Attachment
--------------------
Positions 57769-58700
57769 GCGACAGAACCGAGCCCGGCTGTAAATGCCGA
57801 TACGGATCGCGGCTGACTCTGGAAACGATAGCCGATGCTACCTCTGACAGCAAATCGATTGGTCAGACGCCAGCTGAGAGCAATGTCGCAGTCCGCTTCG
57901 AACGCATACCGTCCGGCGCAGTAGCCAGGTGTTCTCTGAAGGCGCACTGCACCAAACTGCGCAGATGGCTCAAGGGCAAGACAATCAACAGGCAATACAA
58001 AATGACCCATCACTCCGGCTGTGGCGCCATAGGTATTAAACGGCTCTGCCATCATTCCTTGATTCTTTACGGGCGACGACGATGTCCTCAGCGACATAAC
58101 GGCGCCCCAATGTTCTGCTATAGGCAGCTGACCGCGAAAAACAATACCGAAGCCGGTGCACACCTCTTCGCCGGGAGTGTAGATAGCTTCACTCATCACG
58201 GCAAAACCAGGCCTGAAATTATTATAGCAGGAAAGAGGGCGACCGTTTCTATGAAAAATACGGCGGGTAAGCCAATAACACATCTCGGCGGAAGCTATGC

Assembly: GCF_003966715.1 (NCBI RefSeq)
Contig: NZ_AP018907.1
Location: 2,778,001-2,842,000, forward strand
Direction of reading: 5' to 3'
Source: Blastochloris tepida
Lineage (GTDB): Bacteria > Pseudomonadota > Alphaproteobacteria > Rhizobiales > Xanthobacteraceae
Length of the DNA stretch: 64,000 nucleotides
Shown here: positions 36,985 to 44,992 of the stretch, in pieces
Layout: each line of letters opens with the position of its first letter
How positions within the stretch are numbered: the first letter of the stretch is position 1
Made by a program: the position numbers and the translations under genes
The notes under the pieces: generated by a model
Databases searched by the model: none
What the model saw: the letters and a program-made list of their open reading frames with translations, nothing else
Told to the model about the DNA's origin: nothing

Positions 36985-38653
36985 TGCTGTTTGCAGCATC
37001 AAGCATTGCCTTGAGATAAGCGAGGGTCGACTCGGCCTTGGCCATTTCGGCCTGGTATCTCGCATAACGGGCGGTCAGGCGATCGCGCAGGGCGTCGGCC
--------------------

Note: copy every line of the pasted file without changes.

Positions 57769-58700
57769 GCGACAGAACCGAGCCCGGCTGTAAATGCCGA
57801 TACGGATCGCGGCTGACTCTGGAAACGATAGCCGATGCTACCTCTGACAGCAAATCGATTGGTCAGACGCCAGCTGAGAGCAATGTCGCAGTCCGCTTCG
57901 AACGCATACCGTCCGGCGCAGTAGCCAGGTGTTCTCTGAAGGCGCACTGCACCAAACTGCGCAGATGGCTCAAGGGCAAGACAATCAACAGGCAATACAA
58001 AATGACCCATCACTCCGGCTGTGGCGCCATAGGTATTAAACGGCTCTGCCATCATTCCTTGATTCTTTACGGGCGACGACGATGTCCTCAGCGACATAAC
58101 GGCGCCCCAATGTTCTGCTATAGGCAGCTGACCGCGAAAAACAATACCGAAGCCGGTGCACACCTCTTCGCCGGGAGTGTAGATAGCTTCACTCATCACG
58201 GCAAAACCAGGCCTGAAATTATTATAGCAGGAAAGAGGGCGACCGTTTCTATGAAAAATACGGCGGGTAAGCCAATAACACATCTCGGCGGAAGCTATGC

Assembly: GCF_003966715.1 (NCBI RefSeq)
Contig: NZ_AP018907.1
Location: 2,778,001-2,842,000, forward strand
Direction of reading: 5' to 3'
Source: Blastochloris tepida
Lineage (GTDB): Bacteria > Pseudomonadota > Alphaproteobacteria > Rhizobiales > Xanthobacteraceae
Length of the DNA stretch: 64,000 nucleotides
Shown here: positions 36,985 to 44,992 of the stretch, in pieces
Layout: each line of letters opens with the position of its first letter
How positions within the stretch are numbered: the first letter of the stretch is position 1
Made by a program: the position numbers and the translations under genes
The notes under the pieces: generated by a model
Databases searched by the model: none
What the model saw: the letters and a program-made list of their open reading frames with translations, nothing else
Told to the model about the DNA's origin: nothing

Positions 36985-38653
36985 TGCTGTTTGCAGCATC
37001 AAGCATTGCCTTGAGATAAGCGAGGGTCGACTCGGCCTTGGCCATTTCGGCCTGGTATCTCGCATAACGGGCGGTCAGGCGATCGCGCAGGGCGTCGGCC